Recently, KMLabs and CSM demonstrated the first regenerative amplifier pumped by a fiber-coupled diode 450 nm laser module. The pump module, from DILAS (Mainz, Germany), combines the power from a large number of single emitters, concentrated to 50 W emitted from a 0.22-numerical-aperture (NA) 200-μm-diameter fiber. This brightness is enough to overcome cavity loss and allow for operation of a regenerative amplifier for ultrafast pulses. In our first work, we obtained >1 W output at amplifier repetition rates of >50 kHz (see Fig. 2).

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FIGURE 2. Shown are first results of a direct diode-pumped ultrafast Ti:sapphire laser amplifier in operation; the graph shows power vs. repetition rate for pumping by 45 W of optical power from fiber-coupled 445 nm diodes. The inset at upper left shows regenerative-amplifier cavity buildup, while the inset at lower right shows the beam image.

Another key enabling technology in this work was our use of patented cryogenic cooling technology for the Ti:sapphire crystal.12 Cryogenic cooling increases both the lifetime of the Ti:sapphire excited state and the thermal conductivity of the sapphire host medium—the combined effect of which allows operation of the amplifier. As the brightness of these modules further increases, the threshold and overall efficiency will continue to improve. Further work has also demonstrated pumping of the amplifier with spectrally and/or spatially single-emitter diodes.

What's in the future?

The future for DDPTS laser technology is bright, in large part because development of the pump diodes is driven by consumer applications. The LED bulbs that have recently displaced Edison's incandescent bulb use blue LEDs coupled with a phosphor to reliably, efficiently, and economically generate white light. Blue laser diodes are a direct descendent of these blue LEDs—furthermore, advanced consumer lighting applications are already beginning to employ blue laser technology.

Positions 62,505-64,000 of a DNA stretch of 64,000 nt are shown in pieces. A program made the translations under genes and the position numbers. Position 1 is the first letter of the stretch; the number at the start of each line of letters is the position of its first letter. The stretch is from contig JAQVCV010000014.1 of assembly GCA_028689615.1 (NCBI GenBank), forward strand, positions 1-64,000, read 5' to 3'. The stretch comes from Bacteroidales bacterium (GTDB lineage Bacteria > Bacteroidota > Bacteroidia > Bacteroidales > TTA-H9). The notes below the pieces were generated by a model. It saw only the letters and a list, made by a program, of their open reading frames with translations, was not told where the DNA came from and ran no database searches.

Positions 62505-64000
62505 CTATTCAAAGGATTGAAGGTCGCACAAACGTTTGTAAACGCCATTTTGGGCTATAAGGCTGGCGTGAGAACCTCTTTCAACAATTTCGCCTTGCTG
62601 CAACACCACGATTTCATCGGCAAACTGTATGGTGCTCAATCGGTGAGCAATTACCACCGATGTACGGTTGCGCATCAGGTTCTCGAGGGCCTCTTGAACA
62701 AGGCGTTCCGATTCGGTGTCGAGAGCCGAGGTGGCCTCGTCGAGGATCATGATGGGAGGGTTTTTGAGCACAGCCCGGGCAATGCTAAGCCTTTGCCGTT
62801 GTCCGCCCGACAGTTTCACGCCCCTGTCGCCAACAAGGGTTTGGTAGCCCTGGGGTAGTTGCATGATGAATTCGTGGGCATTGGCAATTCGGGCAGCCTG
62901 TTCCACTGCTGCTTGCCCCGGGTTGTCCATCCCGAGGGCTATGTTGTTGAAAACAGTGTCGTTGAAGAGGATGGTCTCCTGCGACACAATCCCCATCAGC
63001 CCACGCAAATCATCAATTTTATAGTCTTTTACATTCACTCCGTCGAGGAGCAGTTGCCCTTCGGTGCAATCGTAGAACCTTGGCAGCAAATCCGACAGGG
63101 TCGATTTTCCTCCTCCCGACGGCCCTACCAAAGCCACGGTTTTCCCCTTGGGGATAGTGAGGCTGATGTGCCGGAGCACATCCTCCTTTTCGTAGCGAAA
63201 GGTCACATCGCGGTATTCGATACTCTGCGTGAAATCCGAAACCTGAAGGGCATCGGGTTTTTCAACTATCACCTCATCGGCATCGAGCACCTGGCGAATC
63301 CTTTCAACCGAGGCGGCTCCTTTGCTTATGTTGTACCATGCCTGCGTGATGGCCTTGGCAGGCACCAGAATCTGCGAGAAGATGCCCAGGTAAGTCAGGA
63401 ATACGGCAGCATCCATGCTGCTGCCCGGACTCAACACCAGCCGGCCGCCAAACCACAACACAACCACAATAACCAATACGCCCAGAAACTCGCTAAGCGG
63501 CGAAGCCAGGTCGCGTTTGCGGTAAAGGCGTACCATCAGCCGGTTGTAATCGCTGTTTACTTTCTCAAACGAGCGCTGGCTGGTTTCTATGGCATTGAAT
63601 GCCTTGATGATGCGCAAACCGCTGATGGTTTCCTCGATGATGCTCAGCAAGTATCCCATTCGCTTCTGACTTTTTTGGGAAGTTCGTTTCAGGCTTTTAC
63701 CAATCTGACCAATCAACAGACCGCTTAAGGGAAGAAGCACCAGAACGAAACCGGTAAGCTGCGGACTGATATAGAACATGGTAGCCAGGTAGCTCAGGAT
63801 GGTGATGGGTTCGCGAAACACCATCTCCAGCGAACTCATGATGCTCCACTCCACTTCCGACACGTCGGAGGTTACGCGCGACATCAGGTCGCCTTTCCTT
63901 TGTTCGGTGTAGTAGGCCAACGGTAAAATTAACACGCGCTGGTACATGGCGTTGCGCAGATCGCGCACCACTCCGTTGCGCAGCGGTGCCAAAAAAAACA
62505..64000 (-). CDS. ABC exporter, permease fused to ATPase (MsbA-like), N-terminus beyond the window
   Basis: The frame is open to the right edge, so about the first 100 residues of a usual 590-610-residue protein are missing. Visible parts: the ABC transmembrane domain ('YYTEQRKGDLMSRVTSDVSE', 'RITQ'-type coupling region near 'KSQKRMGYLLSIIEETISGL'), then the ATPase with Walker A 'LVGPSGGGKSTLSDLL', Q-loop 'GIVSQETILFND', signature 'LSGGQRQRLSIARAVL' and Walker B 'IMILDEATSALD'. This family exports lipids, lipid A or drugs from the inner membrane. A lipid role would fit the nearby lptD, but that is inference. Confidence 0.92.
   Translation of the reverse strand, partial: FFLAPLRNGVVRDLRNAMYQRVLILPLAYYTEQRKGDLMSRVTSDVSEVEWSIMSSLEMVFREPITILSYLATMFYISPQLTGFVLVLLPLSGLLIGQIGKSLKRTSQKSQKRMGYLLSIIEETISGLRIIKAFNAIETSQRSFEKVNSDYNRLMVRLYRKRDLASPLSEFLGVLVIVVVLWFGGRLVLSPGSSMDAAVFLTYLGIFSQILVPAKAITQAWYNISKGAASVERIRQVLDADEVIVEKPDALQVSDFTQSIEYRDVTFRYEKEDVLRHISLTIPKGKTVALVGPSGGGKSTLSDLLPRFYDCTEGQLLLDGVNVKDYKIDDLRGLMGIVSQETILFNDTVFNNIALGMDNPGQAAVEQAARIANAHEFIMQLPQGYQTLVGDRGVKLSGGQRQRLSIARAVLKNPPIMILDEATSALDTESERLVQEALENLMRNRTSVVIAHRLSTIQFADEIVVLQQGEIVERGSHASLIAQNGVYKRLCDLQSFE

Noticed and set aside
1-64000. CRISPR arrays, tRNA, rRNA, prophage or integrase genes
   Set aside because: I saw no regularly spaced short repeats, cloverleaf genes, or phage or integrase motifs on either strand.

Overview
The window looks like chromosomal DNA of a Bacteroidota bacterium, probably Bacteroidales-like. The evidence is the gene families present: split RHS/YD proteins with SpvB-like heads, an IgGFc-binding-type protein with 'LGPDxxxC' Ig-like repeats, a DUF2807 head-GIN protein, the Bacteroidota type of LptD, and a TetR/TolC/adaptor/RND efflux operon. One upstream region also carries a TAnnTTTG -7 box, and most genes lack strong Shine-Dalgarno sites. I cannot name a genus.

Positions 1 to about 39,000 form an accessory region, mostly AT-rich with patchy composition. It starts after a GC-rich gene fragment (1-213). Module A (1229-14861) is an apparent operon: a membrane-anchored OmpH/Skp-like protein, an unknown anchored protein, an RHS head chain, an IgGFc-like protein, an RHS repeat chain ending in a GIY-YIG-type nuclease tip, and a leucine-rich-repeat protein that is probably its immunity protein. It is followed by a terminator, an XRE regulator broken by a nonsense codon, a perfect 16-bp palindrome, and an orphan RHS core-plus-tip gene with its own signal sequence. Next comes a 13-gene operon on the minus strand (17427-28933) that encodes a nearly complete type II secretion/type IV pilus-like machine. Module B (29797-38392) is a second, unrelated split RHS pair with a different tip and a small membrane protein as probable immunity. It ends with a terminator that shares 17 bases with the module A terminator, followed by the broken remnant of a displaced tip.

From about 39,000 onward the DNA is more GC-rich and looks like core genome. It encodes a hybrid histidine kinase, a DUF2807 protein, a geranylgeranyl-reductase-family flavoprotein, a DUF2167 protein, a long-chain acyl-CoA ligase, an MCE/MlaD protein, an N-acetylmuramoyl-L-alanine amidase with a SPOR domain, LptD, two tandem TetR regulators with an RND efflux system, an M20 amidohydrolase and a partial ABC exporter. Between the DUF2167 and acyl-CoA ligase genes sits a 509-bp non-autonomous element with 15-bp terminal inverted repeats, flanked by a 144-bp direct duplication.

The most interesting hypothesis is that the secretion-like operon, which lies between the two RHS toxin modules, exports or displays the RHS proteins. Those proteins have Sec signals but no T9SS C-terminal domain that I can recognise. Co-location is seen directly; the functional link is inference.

Where it is desirable to produce carefully sculpted illumination, blue diode lasers can be focused onto a phosphor to create a brilliant point source of white-light illumination. Applications include laser-driven auto headlights—which allow for brighter illumination of the road while avoiding blinding oncoming traffic—and laser-driven LCD business and theater projectors. As costs come down and efficiency increases, laser-driven illumination is likely to become ubiquitous. In fact, LED-pumped Ti:sapphire is also a possibility.

Thus, in contrast to diode-pumped solid-state Nd- and Yb-doped lasers-which require IR laser diodes whose primary application is for lasers—direct diode-pumping of Ti:sapphire can benefit from a far-larger economic driver. This is already seen in the power available from single-emitter lasers, which have increased by about a factor of five in the past few years, with their prices similarly decreasing.